The European Union unveiled plans to expand its naval mission, Operation IRINI, beyond the borders of Libya, spotlighting a renewed focus on countering human trafficking and smuggling in the Mediterranean.
The potential extension of Operation IRINI to Tunisia was revealed by the EU’s foreign policy chief, Josep Borrell. However, he made it clear that “any such expansion would necessitate Tunisia’s consent.” This comes amidst reports of strained relations between the EU and Tunisia, largely precipitated by Tunisia’s President declining EU funds, and potential complications arising from the entry of European warships into Tunisian territorial waters.
The proposed extension is not without its challenges. Balancing national sovereignty with international peacekeeping efforts is a delicate task, requiring careful negotiation and mutual respect. The EU’s approach towards procuring consent from Tunisia in this venture will be a testament to its commitment to fostering harmonious international relations.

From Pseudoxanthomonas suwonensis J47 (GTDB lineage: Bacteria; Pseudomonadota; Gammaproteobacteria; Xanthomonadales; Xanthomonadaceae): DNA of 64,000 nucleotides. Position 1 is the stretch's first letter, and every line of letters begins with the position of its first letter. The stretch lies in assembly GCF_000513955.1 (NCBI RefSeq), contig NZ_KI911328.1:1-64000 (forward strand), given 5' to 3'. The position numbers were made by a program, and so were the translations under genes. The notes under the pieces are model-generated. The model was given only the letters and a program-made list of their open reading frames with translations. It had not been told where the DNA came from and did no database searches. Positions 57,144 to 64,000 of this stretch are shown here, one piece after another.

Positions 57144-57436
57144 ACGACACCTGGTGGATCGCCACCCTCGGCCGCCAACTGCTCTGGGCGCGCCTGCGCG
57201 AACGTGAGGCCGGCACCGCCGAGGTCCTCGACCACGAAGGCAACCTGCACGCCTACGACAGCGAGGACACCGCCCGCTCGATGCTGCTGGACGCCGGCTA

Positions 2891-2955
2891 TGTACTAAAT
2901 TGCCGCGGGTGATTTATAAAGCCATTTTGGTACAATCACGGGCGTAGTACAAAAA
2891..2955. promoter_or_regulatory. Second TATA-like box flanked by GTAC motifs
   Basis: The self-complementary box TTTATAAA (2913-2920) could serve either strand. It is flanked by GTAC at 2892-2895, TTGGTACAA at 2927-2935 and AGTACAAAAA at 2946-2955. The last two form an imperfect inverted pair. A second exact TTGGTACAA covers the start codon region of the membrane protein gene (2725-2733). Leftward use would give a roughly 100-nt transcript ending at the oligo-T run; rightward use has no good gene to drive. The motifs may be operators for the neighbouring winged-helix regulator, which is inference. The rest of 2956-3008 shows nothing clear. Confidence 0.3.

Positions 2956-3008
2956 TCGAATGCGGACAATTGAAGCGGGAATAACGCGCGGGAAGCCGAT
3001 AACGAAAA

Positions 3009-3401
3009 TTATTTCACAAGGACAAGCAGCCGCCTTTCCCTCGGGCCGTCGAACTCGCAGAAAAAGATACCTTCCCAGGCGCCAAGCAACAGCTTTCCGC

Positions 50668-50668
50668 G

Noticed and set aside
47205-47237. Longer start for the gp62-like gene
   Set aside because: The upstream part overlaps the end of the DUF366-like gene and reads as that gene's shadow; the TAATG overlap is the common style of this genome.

The EU’s focus on curbing migration by involving countries of origin and transit is evident through upcoming visits by top commissioners to Gambia, and Mauritania. Through engaging in dialogue with these nations, the EU hopes to address the root causes of migration, thereby reducing the number of individuals undertaking perilous journeys in search of better futures.
This approach marks a shift from reactive measures to proactive ones, targeting the issue at its core. The success of this strategy could provide a blueprint for other regions grappling with similar migrant crises.
IRINI has been an integral part of the EU’s broader strategy to address migration, which includes expanding naval missions in the Mediterranean, and fortifying borders in the Sahel region.
The mission, named after the Greek word for ‘peace’, was initiated in 2020, with an aim to ensure compliance with the UN arms embargo on Libya, a vital step towards achieving lasting peace and stability in the country. The operation also seeks to deter human trafficking, and fuel smuggling across the Mediterranean.